Successful succession planning rather assumes a smooth transition in calm circumstances, not parachuting in an inexperienced (in fact, non experienced in terms of first team football) coach to take over from an emotionally drained miracle worker. Town have done themselves nor Siewert any favours at all when Hudson could have guided the club down without the apparent friction created by a man, understandably, trying to make his mark.

A heavy defeat to an elite club and team has to be viewed in context, but as another chapter in an appalling, exhausting season of hopelessness, Town’s incessant failure cannot simply be ignored.

Perhaps the future ownership will be clearer by the end of this week, if rumours are to be believed, which may, finally, lead to some evidence of planning for the rigours of the relentless Championship season ahead. 

The club, which barely deserves the number of season tickets sold, must start communicating messages beyond the banalities emanating from them at the moment (like a picture of the away dressing room before the game last night). Even a little reassurance would be welcome, if not universally believed.

Still, it’s nearly over, thank God.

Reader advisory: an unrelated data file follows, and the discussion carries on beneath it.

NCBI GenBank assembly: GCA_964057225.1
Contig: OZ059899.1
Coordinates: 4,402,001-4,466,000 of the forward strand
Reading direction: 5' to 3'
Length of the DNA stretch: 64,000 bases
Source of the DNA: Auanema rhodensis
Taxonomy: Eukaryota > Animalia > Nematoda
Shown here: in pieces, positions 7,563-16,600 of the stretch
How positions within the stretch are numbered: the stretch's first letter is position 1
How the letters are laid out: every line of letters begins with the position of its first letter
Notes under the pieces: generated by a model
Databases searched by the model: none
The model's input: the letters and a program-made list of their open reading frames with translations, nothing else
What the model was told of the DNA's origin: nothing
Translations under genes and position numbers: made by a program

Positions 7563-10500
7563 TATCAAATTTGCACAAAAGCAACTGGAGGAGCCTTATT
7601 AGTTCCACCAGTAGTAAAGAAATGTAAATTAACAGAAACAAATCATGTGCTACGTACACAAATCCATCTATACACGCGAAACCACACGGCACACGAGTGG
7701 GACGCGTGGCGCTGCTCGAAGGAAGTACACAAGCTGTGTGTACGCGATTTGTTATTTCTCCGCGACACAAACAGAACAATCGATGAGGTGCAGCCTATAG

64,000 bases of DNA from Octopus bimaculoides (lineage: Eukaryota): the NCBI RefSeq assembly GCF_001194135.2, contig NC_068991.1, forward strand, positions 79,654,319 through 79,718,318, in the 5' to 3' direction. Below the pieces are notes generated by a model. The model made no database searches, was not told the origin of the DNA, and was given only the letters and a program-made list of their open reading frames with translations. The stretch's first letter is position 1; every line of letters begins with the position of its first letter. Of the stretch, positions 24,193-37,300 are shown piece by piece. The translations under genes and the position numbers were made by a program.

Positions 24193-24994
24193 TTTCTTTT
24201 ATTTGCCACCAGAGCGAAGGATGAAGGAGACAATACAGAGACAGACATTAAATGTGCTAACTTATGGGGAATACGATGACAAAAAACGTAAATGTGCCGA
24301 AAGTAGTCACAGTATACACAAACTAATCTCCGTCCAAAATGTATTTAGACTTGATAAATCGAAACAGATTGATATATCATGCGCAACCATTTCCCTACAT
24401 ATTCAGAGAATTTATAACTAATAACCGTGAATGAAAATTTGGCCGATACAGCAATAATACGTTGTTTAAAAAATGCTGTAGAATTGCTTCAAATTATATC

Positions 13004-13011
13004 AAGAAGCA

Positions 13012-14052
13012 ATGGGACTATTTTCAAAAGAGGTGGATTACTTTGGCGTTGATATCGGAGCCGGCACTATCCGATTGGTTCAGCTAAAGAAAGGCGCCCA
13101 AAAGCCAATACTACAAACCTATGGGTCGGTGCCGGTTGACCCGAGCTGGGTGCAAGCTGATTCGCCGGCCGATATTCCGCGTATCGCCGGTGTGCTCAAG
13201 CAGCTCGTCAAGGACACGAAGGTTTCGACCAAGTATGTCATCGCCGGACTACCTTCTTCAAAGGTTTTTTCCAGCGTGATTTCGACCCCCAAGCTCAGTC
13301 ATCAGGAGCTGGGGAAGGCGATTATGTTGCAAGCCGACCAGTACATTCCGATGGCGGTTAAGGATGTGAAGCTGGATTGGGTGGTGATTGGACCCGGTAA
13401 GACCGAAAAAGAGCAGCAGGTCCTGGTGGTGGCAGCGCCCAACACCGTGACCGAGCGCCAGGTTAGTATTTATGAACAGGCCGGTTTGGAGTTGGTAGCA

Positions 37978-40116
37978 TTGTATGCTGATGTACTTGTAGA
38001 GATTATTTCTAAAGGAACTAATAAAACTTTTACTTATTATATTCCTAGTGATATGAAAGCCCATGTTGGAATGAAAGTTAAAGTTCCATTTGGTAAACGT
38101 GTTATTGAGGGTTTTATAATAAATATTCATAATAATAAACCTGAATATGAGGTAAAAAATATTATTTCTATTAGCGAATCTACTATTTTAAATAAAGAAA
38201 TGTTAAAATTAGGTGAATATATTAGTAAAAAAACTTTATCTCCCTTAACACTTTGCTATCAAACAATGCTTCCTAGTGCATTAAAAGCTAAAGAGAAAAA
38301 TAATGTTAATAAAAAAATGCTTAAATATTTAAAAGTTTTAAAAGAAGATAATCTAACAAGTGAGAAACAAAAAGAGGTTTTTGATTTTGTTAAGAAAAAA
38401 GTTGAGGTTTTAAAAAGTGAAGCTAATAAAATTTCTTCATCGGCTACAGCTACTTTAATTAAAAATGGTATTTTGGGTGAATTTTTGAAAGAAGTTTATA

Quality gap exposed again

That a youngster from League One has become Huddersfield Town’s top scorer in just a few short months as he adapts to life at the top level tells you all you need to know about a squad which continues to fail to deliver even scraps of hope to a remarkably supportive fan base.

As has been the case for nearly a season and a half, Town faced opponents with much greater quality, application and coherence playing within themselves for much of the game and finding thwarting the sporadic threat the home team could muster all too easy.

An early goal for the FA Cup finalists – it would be due reward for a great season if the Hornets overcome the City juggernaut – augured badly for the Terriers who, in time honoured style, rather gifted the opportunity to the talented Deulofeu when a ball from Lössl to Hogg put the ex-Watford man in some trouble.